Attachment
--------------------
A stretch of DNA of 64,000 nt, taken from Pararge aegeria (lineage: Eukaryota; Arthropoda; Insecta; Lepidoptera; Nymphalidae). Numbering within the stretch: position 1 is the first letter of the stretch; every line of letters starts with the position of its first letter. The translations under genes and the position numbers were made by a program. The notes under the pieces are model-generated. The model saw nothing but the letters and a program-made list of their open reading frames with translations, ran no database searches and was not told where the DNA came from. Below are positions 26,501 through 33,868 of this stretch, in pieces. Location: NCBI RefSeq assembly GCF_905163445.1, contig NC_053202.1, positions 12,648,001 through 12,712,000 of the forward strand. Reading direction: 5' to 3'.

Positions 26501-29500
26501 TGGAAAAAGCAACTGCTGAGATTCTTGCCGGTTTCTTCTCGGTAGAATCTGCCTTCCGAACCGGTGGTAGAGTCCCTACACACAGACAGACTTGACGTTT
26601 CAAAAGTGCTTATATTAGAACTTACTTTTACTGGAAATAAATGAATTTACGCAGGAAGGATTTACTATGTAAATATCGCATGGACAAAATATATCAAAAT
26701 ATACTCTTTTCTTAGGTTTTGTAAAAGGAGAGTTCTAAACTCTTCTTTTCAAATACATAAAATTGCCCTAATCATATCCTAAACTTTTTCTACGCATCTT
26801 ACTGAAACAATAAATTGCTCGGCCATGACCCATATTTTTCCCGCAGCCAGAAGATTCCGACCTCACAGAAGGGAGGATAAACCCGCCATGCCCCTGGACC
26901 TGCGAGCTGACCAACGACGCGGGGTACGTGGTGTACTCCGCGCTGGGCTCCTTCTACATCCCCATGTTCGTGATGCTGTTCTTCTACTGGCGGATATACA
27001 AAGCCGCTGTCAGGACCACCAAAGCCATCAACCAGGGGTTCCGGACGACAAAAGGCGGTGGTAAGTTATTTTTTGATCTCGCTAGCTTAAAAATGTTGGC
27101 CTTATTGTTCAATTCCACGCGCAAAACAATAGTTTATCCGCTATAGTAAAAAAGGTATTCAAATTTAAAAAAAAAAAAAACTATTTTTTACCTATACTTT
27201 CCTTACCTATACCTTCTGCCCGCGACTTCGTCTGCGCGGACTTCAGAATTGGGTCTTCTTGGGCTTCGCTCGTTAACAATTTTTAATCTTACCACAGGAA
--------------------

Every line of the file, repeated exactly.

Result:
A stretch of DNA of 64,000 nt, taken from Pararge aegeria (lineage: Eukaryota; Arthropoda; Insecta; Lepidoptera; Nymphalidae). Numbering within the stretch: position 1 is the first letter of the stretch; every line of letters starts with the position of its first letter. The translations under genes and the position numbers were made by a program. The notes under the pieces are model-generated. The model saw nothing but the letters and a program-made list of their open reading frames with translations, ran no database searches and was not told where the DNA came from. Below are positions 26,501 through 33,868 of this stretch, in pieces. Location: NCBI RefSeq assembly GCF_905163445.1, contig NC_053202.1, positions 12,648,001 through 12,712,000 of the forward strand. Reading direction: 5' to 3'.

Positions 26501-29500
26501 TGGAAAAAGCAACTGCTGAGATTCTTGCCGGTTTCTTCTCGGTAGAATCTGCCTTCCGAACCGGTGGTAGAGTCCCTACACACAGACAGACTTGACGTTT
26601 CAAAAGTGCTTATATTAGAACTTACTTTTACTGGAAATAAATGAATTTACGCAGGAAGGATTTACTATGTAAATATCGCATGGACAAAATATATCAAAAT
26701 ATACTCTTTTCTTAGGTTTTGTAAAAGGAGAGTTCTAAACTCTTCTTTTCAAATACATAAAATTGCCCTAATCATATCCTAAACTTTTTCTACGCATCTT
26801 ACTGAAACAATAAATTGCTCGGCCATGACCCATATTTTTCCCGCAGCCAGAAGATTCCGACCTCACAGAAGGGAGGATAAACCCGCCATGCCCCTGGACC
26901 TGCGAGCTGACCAACGACGCGGGGTACGTGGTGTACTCCGCGCTGGGCTCCTTCTACATCCCCATGTTCGTGATGCTGTTCTTCTACTGGCGGATATACA
27001 AAGCCGCTGTCAGGACCACCAAAGCCATCAACCAGGGGTTCCGGACGACAAAAGGCGGTGGTAAGTTATTTTTTGATCTCGCTAGCTTAAAAATGTTGGC
27101 CTTATTGTTCAATTCCACGCGCAAAACAATAGTTTATCCGCTATAGTAAAAAAGGTATTCAAATTTAAAAAAAAAAAAAACTATTTTTTACCTATACTTT
27201 CCTTACCTATACCTTCTGCCCGCGACTTCGTCTGCGCGGACTTCAGAATTGGGTCTTCTTGGGCTTCGCTCGTTAACAATTTTTAATCTTACCACAGGAA